Management made easy

Whether a school has ten or ten thousand, Chromebooks can be managed easily from a web-based console. From an instructional standpoint one of the best things we did for our elementary students was push out a standard set of apps to students in each grade level via the management dashboard. It gave a “standard load” of educational apps and tools to each student in each grade. Students could still of course add any other apps they or their teacher wanted. The Google Apps dashboard also allows for security measures and other important settings to be in place across all devices (or just for particular groups of students and staff) without having to physically touch a single Chromebook.

Choices, choices, choices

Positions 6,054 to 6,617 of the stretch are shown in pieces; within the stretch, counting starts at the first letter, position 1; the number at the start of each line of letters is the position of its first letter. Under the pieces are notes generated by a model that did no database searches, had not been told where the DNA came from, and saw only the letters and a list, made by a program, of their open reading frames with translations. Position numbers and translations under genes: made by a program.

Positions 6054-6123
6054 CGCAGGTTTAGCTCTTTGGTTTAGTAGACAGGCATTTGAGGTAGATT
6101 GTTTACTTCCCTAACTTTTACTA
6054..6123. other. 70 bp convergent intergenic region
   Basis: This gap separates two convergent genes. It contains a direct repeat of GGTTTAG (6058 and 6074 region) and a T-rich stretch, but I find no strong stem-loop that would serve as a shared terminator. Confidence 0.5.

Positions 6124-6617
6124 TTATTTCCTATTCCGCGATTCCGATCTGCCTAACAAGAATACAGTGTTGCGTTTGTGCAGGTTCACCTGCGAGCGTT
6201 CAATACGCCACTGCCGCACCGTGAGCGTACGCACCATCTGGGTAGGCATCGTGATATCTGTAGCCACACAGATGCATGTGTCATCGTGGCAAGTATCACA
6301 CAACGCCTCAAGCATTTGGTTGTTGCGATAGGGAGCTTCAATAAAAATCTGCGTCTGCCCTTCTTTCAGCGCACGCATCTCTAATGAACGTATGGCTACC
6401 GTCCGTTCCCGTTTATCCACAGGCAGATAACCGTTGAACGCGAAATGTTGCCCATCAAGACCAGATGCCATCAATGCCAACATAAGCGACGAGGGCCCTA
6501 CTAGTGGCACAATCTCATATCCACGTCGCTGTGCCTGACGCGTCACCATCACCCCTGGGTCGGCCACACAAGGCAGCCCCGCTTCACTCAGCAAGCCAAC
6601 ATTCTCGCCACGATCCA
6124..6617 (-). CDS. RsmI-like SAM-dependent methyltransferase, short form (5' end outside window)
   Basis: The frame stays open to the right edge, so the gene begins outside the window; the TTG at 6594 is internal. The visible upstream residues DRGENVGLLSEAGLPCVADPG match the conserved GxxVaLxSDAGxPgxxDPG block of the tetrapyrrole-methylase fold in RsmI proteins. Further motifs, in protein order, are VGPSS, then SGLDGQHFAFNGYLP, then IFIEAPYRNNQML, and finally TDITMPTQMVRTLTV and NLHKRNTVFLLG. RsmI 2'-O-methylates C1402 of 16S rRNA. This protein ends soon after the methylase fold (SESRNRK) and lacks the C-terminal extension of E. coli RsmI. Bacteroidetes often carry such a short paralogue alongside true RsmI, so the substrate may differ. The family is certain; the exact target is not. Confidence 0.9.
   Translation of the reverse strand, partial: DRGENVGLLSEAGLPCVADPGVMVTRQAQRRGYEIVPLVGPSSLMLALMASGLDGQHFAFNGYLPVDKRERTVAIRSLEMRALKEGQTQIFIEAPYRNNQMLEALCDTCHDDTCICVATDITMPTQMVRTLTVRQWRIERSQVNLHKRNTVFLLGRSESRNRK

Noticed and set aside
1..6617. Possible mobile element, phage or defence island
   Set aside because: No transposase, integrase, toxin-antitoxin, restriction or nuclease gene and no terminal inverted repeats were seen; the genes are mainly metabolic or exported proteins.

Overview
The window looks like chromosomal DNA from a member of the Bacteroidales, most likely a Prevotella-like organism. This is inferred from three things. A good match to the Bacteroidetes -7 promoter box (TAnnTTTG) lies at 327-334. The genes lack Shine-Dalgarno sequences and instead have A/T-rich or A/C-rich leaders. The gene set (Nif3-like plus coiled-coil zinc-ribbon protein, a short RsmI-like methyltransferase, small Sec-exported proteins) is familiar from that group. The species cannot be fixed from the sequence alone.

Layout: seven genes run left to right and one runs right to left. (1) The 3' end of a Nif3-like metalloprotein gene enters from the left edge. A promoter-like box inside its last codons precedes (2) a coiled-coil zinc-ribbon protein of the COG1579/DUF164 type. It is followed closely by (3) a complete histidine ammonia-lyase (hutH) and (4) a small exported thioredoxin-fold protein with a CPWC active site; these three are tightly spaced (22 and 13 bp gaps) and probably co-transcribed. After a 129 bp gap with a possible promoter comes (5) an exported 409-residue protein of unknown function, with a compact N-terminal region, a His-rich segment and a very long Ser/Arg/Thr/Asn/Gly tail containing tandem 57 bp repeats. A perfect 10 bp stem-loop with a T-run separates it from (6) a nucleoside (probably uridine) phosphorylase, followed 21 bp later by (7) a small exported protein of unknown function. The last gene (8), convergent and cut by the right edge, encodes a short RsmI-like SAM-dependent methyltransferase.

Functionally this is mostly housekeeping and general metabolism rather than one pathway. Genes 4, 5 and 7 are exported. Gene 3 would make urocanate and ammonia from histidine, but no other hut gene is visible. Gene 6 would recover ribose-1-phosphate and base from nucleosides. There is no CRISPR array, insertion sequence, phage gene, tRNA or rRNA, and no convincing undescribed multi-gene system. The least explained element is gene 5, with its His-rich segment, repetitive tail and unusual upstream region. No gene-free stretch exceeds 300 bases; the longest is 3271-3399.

More and more big name tech giants are producing their own line of Chromebooks. When the Chromebook initially came out they might not have been up to par on the technical side, however, they can now be found with specs that rival other competitors. Once Chromebooks came out with Intel processors and other powerful features, it significantly changed the game for personal computing because you can get a powerful device much more affordably. The New York Times even posted an article recently about how Chromebooks are gaining significantly in education over other platforms.

Great resources out there to help